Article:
Back to Basics Works

I recently conducted a writing workshop that led me back to basics. You see, my group ranged in ages four to fourteen, and I had thirty minutes to teach them how to write a story. At the same time, I happened to be reading Stephen King’s
On Writing, the best advice I’ve seen on the craft. When I looked back, my simple “lesson plan” contained striking similarities to the master storyteller’s guidance, so I thought I’d share what I learned. [Read more…]

A Real Good Story


 

 

 

 

 

 

 

 

I last posted about “Keeping It Real” in writing and mentioned how some people responded to my book, Believing In Horses, turning fiction into reality. Last week, some local children made a significant donation to local rescues in their “Kids Can Do BIG Things, Too!” campaign. Please welcome my guest blogger, Kristy Alvarez, founder of Desire Ministries and the leader of this campaign, who tells the story in her words. 

As many of you know, or may not know, through Desire Ministries, we have been running an after-school Horse Club program since 2006.  We meet with the students of Cornerstone Christian Academy on a weekly basis so that the students who participate can learn the basics of horseback riding and horsemanship at Loftmar Stables in Bowie, Md.

[Read more…]

Kings of Colorado – Book Review

Kings of Colorado by David E. Hilton

Not long ago, I received an e-mail that went something like this:

“Dear Valerie,
David E. Hilton’s debut novel KINGS OF COLORADO—now available in paperback (Simon & Schuster; January 3, 2012; $14.00)—is a powerful coming-of-age story set on a juvenile delinquent ranch in the Rockies….I would love to send you a copy of KINGS OF COLORADO to review, giveaway, or feature on Believing in Horses….” 

Since Simon & Schuster cared about my thoughts, I thought I would share them here as well.

In Kings of Colorado (Simon and Schuster, 2011) by David E. Hilton, Will Sheppard stabs, but does not kill, his father, and pays the price for the rest of his life. Sent to the Swope Ranch Boys’ Reformatory in Colorado across the country from his Chicago home, thirteen-year-old Will learns lessons one would hope a child protecting his mother from his abusive father would never have to learn. Two years at the brutal boys’ ranch toughens Will, but does not leave him devoid of emotions. His saving graces include friendships, a special horse he trains, and a kind nurse. Will endures one violent and tragic hardship after another, leaving the reader wondering if he can possibly survive.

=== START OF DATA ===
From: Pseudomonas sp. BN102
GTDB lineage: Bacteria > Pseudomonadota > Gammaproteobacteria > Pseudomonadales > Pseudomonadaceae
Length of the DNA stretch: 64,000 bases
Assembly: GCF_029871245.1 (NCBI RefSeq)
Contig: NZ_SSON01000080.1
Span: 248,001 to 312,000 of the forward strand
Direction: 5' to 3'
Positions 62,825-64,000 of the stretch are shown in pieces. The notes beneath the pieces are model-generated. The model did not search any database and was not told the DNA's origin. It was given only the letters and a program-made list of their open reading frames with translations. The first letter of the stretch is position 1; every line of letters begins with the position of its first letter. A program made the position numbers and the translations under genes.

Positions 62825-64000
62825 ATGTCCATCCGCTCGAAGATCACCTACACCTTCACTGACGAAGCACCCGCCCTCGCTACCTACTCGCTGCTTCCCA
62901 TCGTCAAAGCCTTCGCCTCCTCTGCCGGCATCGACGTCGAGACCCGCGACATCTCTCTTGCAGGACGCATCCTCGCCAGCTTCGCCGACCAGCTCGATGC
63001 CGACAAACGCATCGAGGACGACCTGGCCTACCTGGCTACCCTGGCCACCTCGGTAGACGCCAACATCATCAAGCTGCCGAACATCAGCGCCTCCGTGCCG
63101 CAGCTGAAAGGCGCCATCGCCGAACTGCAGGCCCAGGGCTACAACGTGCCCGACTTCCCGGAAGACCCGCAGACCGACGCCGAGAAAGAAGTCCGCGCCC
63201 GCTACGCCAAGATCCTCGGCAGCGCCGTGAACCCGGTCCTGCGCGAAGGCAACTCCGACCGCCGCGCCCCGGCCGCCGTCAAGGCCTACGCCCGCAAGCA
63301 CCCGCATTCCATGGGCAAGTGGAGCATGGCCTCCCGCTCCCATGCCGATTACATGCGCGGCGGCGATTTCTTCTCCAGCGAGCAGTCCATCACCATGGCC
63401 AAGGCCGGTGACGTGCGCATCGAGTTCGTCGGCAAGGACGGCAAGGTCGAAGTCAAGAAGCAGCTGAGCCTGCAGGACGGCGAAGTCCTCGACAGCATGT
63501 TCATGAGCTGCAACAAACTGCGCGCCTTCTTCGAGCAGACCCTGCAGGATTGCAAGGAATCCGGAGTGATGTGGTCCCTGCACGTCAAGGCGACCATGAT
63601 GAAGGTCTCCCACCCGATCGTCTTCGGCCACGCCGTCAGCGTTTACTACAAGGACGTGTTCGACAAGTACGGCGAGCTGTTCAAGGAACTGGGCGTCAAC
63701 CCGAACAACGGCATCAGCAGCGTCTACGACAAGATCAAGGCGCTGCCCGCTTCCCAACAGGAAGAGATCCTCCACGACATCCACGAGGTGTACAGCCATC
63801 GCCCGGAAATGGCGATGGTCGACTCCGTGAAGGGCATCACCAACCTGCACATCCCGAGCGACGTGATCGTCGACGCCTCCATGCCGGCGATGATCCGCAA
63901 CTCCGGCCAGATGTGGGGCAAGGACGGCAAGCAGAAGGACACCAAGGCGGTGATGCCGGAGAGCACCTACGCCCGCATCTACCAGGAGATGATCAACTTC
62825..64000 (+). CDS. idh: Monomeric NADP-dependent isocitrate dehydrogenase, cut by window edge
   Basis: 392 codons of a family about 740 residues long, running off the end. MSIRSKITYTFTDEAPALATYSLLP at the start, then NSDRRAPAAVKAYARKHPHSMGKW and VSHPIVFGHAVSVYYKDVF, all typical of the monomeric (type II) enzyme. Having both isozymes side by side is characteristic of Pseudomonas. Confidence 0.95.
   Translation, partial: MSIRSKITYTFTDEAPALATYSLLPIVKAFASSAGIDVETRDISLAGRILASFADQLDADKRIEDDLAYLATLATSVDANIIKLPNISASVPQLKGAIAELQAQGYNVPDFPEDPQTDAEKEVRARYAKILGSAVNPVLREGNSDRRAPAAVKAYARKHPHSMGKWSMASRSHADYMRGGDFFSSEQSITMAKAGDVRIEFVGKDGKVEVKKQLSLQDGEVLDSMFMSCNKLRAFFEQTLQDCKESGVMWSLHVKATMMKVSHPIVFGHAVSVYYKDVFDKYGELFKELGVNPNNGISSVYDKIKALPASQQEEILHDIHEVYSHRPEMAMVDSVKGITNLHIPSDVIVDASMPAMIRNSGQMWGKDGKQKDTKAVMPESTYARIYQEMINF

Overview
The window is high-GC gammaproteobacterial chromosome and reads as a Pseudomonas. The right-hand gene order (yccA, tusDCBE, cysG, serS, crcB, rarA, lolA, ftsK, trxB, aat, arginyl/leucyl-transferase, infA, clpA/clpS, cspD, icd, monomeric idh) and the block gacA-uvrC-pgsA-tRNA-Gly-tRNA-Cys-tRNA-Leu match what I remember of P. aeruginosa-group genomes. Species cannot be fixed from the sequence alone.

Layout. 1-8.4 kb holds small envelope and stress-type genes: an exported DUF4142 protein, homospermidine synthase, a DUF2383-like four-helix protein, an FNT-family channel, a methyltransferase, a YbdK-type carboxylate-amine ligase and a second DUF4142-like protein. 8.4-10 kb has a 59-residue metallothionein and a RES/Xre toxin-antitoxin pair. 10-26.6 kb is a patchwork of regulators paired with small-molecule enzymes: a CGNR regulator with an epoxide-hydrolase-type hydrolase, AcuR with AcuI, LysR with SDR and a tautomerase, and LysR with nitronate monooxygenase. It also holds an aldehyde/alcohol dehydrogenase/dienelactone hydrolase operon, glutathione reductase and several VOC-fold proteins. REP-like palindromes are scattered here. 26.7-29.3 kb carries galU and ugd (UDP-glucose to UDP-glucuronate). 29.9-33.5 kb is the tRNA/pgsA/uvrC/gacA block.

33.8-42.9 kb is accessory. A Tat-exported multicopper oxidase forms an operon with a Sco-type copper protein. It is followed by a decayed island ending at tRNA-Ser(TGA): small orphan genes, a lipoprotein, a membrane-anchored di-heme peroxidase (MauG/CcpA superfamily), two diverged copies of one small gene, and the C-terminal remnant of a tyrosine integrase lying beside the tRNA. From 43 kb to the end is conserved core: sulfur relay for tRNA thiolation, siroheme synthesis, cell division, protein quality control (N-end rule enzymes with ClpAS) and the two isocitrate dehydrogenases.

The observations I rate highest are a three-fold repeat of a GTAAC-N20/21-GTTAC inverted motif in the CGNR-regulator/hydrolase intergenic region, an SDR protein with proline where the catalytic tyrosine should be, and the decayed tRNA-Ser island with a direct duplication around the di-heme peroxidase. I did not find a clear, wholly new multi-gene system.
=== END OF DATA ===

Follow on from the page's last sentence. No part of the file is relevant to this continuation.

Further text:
[Read more…]

Thoughts on Book Awards from a New Recruit

Believing In Horses Wins First Place in Children's Category, Stars and Flags Book Awards

One of my mentors used to tell young Navy recruits the following: “You may think you are new and don’t know much, but as soon as you’ve spent a day in the Navy, you know more than those who have just arrived. You are a mentor, and it’s up to you to share your knowledge with those coming in behind you.”

I decided to apply this to my new writing career. I still consider myself that “young recruit” who doesn’t know much, so am surprised when people ask me advice. But then again, I look at how much I’ve learned in the past few years through reading, courses, conferences, associations, and most importantly, doing. So, I thought I’d share my thoughts on a topic on which I don’t see too much written – book awards. [Read more…]

Horse Book Club

Today I met the newly-formed and already-fantastic Horse Book Club at Nantucket Elementary School in Crofton, Md.  Nantucket’s school librarian, Ms. Miller, brought together this group of enthusiastic horse-crazy students to read and discuss my book, Believing In Horses, over the next several months.  Like so many of our educators out there, Ms. Miller, and her assistant Ms. Clark, have gone beyond their required jobs to create a special learning environment for these readers.  Ms. Miller asked if I’d come sign and present the books and talk to the Club on its inaugural day, which of course I happily did.

To make this an ongoing interactive experience, the Club will use a relatively new educational social media platform, Edmodo.  According to its creators, “Edmodo promotes anytime, anyplace learning. Functionally, it allows teachers to post messages, discuss classroom topics, assign and grade classwork, share content and materials, and network and exchange ideas with their peers – but in reality, it is so much more.”  The librarian established a Believing In Horses group in Edmodo allowing us all to discuss and share ideas virtually.  Ms.Miller’s first post:   “I hope you will enjoy our book club. Our first task is to find a neat name for our book club. Think about ‘horse’ words and share them with the group.”

Educational Social Media Tool [Read more…]

Written in the Margins

I break all the rules of what is considered “good” blogging. I don’t stick to one theme; my subjects are all over the place. I don’t incessantly “market” (polite word for “promote”) my own work. I don’t ask for opinions just to get people to interact with me, as suggested by marketers, (although I appreciate comments). So, in my continued rule-breaking, I’m going to post a review on a recent book I enjoyed, and it’s not even about horses.

Alma Margaret Permar’s Written in the Margins, Poems Touching the Essence of Life, (Wheatmark 2011) shares life experiences and emotions in a beautiful, well-displayed collection. In Permar’s own words, “There are the margins: the places where we’ve written notes to ourselves that reveal the essence of our journey.” Her poems range from just a few words to two pages in length in this 185-page volume, with most pages including one poem. Like much of reality, the writings cover happiness, grief, wonder, and hope. Permar’s choice of words and ability to capture the deepest of thoughts in soothing prose make for a wonderful read. [Read more…]